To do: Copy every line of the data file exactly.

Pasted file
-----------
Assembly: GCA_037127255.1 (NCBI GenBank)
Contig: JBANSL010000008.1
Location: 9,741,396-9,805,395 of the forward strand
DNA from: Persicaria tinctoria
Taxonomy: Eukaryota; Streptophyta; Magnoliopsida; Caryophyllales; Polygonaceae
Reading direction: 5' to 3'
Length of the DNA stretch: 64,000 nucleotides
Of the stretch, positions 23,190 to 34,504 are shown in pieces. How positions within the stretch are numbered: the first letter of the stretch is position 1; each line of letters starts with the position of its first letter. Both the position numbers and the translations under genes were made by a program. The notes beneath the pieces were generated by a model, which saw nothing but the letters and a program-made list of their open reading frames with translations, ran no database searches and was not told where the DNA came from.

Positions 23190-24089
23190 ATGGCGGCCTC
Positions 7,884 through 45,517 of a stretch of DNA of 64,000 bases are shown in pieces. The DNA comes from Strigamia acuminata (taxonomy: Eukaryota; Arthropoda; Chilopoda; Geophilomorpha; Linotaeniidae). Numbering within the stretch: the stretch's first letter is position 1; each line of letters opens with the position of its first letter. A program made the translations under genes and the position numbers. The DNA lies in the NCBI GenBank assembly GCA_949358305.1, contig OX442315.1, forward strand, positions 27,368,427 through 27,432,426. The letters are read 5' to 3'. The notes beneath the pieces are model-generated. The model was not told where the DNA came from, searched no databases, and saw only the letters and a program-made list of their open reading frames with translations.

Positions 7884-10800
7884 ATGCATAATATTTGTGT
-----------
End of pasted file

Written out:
Assembly: GCA_037127255.1 (NCBI GenBank)
Contig: JBANSL010000008.1
Location: 9,741,396-9,805,395 of the forward strand
DNA from: Persicaria tinctoria
Taxonomy: Eukaryota; Streptophyta; Magnoliopsida; Caryophyllales; Polygonaceae
Reading direction: 5' to 3'
Length of the DNA stretch: 64,000 nucleotides
Of the stretch, positions 23,190 to 34,504 are shown in pieces. How positions within the stretch are numbered: the first letter of the stretch is position 1; each line of letters starts with the position of its first letter. Both the position numbers and the translations under genes were made by a program. The notes beneath the pieces were generated by a model, which saw nothing but the letters and a program-made list of their open reading frames with translations, ran no database searches and was not told where the DNA came from.

Positions 23190-24089
23190 ATGGCGGCCTC
Positions 7,884 through 45,517 of a stretch of DNA of 64,000 bases are shown in pieces. The DNA comes from Strigamia acuminata (taxonomy: Eukaryota; Arthropoda; Chilopoda; Geophilomorpha; Linotaeniidae). Numbering within the stretch: the stretch's first letter is position 1; each line of letters opens with the position of its first letter. A program made the translations under genes and the position numbers. The DNA lies in the NCBI GenBank assembly GCA_949358305.1, contig OX442315.1, forward strand, positions 27,368,427 through 27,432,426. The letters are read 5' to 3'. The notes beneath the pieces are model-generated. The model was not told where the DNA came from, searched no databases, and saw only the letters and a program-made list of their open reading frames with translations.

Positions 7884-10800
7884 ATGCATAATATTTGTGT